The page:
Paul spoke about bumping into that old rugged cross, and in 1 Corinthians 1:23-24 he describes 3 types of people, and what the cross means to these people: “A stumbling block to Jews and foolishness to Gentiles, but to those whom God has called, both Jews and Greeks, Christ the power of God and the wisdom of God.”
And we still have those three kinds of people in the world today.
The Jews looked at the cross and stumbled over it because they didn’t see the kind of Messiah they wanted.
Which is surprising, because they had been carefully picked by God. He had watched over and protected them down through the generations, and had prepared them to be the nation through whom the Messiah would come.
But when they saw the Messiah, they rejected Him and crucified Him.
John 1:11 says, “He came to that which was His own, but His own did not receive Him.”
Paul tells us that the Jews stumbled over the cross because they were looking for miraculous signs.
They wanted a Messiah who would perform miracles for them.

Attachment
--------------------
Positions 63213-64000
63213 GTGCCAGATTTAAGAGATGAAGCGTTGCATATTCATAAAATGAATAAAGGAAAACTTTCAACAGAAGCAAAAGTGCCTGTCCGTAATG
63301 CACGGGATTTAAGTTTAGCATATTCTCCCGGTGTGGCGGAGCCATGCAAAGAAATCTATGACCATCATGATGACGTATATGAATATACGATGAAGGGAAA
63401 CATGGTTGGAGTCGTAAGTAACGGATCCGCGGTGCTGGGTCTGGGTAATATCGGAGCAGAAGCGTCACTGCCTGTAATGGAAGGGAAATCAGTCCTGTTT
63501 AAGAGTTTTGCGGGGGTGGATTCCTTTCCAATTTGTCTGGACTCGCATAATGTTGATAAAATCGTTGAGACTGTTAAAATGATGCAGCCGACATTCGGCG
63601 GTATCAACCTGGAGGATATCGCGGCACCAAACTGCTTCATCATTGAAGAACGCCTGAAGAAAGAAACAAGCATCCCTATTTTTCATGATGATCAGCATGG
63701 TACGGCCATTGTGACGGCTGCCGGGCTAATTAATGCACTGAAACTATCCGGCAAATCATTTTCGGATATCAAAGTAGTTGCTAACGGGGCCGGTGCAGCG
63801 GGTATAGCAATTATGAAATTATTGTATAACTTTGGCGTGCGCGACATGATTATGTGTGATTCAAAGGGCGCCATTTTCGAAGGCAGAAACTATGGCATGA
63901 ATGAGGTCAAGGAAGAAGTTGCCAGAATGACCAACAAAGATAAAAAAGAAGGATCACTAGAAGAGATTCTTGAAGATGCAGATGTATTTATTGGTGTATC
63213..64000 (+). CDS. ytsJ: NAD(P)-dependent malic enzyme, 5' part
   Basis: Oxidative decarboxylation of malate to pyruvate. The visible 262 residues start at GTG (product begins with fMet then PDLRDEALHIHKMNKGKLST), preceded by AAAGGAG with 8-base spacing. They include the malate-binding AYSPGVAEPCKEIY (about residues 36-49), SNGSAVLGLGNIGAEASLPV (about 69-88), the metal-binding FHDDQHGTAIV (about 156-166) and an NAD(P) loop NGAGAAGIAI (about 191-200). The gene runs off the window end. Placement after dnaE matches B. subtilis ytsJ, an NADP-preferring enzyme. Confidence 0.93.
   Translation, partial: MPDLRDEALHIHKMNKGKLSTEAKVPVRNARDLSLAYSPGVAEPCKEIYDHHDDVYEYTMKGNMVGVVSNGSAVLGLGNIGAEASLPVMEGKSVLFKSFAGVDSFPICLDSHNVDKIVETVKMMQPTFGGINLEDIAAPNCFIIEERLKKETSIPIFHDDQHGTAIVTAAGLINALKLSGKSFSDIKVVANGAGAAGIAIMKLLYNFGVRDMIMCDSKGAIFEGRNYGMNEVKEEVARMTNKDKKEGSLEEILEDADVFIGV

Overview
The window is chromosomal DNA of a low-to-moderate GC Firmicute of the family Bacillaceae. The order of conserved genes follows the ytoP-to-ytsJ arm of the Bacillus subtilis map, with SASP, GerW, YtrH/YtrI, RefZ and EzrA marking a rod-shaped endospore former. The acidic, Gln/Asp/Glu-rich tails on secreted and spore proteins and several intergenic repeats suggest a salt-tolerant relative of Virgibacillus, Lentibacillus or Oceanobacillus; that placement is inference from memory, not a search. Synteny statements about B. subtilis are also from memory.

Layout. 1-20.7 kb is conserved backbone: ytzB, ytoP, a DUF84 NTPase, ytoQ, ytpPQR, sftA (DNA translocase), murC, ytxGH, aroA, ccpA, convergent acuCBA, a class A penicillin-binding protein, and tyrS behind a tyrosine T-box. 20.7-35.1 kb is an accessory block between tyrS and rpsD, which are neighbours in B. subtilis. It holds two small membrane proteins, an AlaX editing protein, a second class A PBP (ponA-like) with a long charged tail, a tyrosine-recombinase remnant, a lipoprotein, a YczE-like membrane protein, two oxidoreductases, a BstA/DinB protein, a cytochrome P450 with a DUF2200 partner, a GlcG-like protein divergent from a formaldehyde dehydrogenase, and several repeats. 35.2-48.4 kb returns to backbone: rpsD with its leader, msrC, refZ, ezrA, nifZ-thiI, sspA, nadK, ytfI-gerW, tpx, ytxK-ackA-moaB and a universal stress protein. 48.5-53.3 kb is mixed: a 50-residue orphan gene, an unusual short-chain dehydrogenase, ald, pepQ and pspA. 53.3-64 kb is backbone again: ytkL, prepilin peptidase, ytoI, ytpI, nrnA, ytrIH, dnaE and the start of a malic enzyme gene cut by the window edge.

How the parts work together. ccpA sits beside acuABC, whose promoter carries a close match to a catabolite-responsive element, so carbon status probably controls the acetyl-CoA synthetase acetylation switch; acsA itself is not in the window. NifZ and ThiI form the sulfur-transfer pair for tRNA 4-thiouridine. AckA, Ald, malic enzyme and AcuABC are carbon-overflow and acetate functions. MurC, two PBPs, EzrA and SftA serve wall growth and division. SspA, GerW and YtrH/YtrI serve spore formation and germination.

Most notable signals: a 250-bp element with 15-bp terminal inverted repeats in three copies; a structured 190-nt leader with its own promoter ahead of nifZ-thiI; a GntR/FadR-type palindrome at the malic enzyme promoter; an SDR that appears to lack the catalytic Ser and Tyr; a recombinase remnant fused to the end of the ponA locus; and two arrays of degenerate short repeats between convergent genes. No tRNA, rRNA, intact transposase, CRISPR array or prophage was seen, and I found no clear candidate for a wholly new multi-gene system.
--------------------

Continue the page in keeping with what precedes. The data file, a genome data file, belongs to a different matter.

The irony is that that was exactly what Jesus did.
He performed miraculous signs all the time.
He was giving sight to the blind. He was straightening the legs of the lame. He was cleansing the skin of lepers. He was ministering to them, reaching out to meet their needs.
But that went right over their heads because those weren’t the kinds of miracles that they wanted.
They wanted signs of power and success. They wanted a Messiah who would overthrow the Romans and re-establish the Jewish Kingdom.
If Jesus had marshalled an army, led them into battle and defeated the Romans, and shown them that He was successful and victorious, they would have marched behind Him.
But the cross got in the way.
You see, the cross doesn’t look like success or power.
Remember that crucifixion was a regular means of execution in those days, so there were crosses all over the place.
The Jews clearly understood what a cross stood for.
And a cross certainly didn’t stand for victory. It looks like weakness. It looks like failure. It looks like defeat. So they kept falling over it. It kept getting in the way.
But not only did they have a false concept of the Messiah - they also had a false understanding of salvation. They thought that the way to salvation was through their own righteousness. So they were busy keeping the Law.